Controversial honors

Olivia Chavassieu
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‧ Do you agree with the activists? If you were against Tang receiving his honorary doctorate, what would you have done?

‧ Do you agree with the Nobel jury to bestow on Obama the Nobel Peace Prize?

Refers to:

Activists disrupt Tang's doctorate ceremony

by Elaine Yau, South China Morning Post, December 11, 2009

Four activists sidestepped security staff and stormed onto the stage during a ceremony conferring an honorary doctorate on Chief Secretary Henry Tang Ying-yen at Chinese University in Sha Tin, disrupting proceedings for five minutes.

The disruption occurred as Professor Laurence Wong Kwok-pun was reading the citation for Tang, who received an honorary degree along with scientist and former Chinese vice-premier Dr Song Jian and 2008 Nobel chemistry laureate Professor Roger Yonchien Tsien.

Brandishing placards criticising the government, the four activists walked across the stage slowly. Other activists, one of whom was dressed in Chinese University graduation garb, rushed at the same time towards the stage from the middle rows of the audience but were stopped by security guards in front of the stage.

Tang and Chief Executive Donald Tsang Yam-kuen, who was also present, remained poker-faced throughout the disruption.

The four on stage were then escorted away by other guards.

They were part of a 20-strong group which had come together through online social networking site Facebook.

Year Two sociology student from Baptist University Julian Yeung Wing-yan, who is the un-named group's spokesman, said two activists distracted security staff while the four stormed the stage.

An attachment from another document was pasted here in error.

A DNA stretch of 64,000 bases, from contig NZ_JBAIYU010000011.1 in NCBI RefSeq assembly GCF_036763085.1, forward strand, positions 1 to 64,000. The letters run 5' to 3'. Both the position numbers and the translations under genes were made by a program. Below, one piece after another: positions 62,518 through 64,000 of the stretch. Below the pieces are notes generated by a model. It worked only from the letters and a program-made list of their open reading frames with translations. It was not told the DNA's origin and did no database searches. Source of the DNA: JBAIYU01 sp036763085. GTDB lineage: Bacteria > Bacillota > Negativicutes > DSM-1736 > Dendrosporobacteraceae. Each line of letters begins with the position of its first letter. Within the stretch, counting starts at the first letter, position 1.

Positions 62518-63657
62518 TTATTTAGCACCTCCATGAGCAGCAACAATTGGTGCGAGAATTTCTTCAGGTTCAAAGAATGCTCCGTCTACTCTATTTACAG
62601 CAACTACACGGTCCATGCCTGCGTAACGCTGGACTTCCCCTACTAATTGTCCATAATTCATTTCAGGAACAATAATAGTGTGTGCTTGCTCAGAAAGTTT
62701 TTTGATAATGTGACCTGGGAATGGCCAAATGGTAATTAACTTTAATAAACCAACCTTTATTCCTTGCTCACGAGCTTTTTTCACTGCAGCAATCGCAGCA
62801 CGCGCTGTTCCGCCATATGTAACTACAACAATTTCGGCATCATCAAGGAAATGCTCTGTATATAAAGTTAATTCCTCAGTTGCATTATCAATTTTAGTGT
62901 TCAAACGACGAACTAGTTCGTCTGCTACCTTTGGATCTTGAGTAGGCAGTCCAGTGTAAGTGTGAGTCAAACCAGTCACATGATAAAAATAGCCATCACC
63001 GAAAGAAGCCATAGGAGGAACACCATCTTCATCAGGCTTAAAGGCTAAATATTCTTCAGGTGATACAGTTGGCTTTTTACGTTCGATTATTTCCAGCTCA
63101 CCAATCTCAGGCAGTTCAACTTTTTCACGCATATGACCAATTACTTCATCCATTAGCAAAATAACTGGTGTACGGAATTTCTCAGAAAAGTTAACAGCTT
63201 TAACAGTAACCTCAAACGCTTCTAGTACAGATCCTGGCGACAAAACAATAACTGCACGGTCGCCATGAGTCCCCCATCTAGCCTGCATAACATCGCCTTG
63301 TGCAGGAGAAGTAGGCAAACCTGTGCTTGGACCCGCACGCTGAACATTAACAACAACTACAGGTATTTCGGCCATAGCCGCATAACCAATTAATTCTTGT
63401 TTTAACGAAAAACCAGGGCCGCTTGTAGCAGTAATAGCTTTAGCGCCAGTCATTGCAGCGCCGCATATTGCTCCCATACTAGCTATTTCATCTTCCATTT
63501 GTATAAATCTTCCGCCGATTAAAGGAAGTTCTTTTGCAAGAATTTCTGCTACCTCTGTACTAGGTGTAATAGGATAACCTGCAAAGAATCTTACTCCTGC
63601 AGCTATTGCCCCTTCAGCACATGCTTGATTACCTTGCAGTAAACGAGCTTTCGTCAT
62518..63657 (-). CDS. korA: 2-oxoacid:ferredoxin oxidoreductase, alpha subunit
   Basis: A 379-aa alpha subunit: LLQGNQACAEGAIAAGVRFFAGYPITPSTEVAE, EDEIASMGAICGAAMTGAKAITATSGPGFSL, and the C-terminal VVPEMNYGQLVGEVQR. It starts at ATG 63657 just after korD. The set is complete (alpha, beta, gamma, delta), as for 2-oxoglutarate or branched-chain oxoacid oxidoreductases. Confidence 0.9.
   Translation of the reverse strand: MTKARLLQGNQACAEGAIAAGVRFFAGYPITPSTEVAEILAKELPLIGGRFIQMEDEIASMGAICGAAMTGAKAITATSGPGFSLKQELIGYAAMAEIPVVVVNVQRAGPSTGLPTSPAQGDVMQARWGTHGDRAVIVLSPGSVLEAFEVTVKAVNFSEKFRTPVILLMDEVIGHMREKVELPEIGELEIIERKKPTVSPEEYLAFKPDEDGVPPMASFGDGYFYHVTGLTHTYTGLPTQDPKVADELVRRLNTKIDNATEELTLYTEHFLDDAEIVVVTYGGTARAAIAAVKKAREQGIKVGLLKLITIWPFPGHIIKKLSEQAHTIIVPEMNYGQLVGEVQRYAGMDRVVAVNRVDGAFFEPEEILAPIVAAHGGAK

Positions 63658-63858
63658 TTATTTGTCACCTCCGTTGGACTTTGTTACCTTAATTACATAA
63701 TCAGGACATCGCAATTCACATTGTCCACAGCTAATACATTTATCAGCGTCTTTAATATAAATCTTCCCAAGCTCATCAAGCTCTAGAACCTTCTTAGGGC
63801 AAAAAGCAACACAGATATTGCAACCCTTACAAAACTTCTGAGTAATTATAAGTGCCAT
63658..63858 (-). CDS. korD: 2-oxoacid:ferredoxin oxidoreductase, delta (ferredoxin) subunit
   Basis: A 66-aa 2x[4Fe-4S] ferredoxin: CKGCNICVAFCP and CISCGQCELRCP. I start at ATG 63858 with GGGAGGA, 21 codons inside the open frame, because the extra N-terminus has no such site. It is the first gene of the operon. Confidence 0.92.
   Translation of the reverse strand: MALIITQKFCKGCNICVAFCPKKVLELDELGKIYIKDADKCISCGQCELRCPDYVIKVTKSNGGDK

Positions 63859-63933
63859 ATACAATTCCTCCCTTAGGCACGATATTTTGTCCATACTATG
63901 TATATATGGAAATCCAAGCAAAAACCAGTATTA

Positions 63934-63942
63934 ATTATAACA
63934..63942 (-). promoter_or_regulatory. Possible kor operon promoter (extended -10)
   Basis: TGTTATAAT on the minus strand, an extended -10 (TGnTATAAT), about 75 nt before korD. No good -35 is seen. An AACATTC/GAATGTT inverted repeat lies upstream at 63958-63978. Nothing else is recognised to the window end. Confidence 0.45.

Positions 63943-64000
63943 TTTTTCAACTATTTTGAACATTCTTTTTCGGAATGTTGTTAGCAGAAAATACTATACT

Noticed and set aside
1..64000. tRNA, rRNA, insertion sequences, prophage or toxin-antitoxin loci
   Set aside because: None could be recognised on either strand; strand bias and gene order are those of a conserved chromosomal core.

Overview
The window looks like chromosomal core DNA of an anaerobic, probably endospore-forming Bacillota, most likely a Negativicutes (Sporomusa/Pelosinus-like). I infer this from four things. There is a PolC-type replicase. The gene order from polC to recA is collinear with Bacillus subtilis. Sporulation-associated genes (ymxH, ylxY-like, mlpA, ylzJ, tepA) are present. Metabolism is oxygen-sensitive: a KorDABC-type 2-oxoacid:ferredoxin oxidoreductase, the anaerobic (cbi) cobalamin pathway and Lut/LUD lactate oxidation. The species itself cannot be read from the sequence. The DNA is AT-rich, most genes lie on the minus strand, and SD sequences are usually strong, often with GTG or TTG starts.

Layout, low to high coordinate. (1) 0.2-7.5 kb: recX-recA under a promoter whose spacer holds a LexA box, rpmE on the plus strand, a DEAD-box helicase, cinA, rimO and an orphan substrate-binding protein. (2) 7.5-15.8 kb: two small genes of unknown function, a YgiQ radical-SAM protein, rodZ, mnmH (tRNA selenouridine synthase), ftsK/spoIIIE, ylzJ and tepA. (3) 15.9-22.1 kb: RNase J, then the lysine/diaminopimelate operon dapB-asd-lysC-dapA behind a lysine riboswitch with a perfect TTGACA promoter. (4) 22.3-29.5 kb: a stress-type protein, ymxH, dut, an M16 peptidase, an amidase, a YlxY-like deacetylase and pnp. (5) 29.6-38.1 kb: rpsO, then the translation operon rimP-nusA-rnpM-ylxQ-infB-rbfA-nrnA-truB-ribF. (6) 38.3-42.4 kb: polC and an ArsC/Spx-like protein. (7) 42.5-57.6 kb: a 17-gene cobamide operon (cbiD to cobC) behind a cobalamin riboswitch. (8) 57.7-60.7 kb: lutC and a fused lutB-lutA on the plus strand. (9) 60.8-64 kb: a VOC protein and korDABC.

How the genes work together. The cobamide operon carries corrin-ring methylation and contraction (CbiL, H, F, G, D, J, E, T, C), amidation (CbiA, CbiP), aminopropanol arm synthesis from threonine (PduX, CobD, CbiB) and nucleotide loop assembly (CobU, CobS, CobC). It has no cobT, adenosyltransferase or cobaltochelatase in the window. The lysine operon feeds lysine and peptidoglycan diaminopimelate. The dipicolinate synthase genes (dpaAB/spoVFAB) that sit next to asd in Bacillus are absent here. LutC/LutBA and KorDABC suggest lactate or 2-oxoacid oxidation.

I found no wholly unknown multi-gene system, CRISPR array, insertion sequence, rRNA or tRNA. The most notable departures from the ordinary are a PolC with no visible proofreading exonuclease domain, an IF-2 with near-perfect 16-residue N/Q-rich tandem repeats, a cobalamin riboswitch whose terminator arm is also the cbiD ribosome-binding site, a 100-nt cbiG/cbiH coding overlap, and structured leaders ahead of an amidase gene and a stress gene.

"One of the four on stage was a Chinese University student," he said.

He said Tang was undeserving of the honorary degree.

"He didn't support democratic political reform, [he] allowed the business sector to maintain their prerogatives and let the yawning rich-poor gap remain," Yeung said.

He accused Chinese University of being intolerant of dissent.

"We intended to disperse once we expressed our message on stage, but the security staff hurt two of our members. One had his shirt torn and the other received a bloody abrasion on the neck."

Thomas Tsang Chiu-wai, one of the four escorted offstage and a former editor of Student Press who was embroiled in a controversy over the publication of articles containing sexual references in 2007, said he was pulled off the stage forcefully.

"They tore up my shirt," he said.

In response to the disruption of the ceremony, Tang said Hong Kong was a diverse society that respected differing views. "But we encourage everybody to express their views in a rational and peaceful manner," he said. He said he was grateful for the acknowledgment of his work by the university.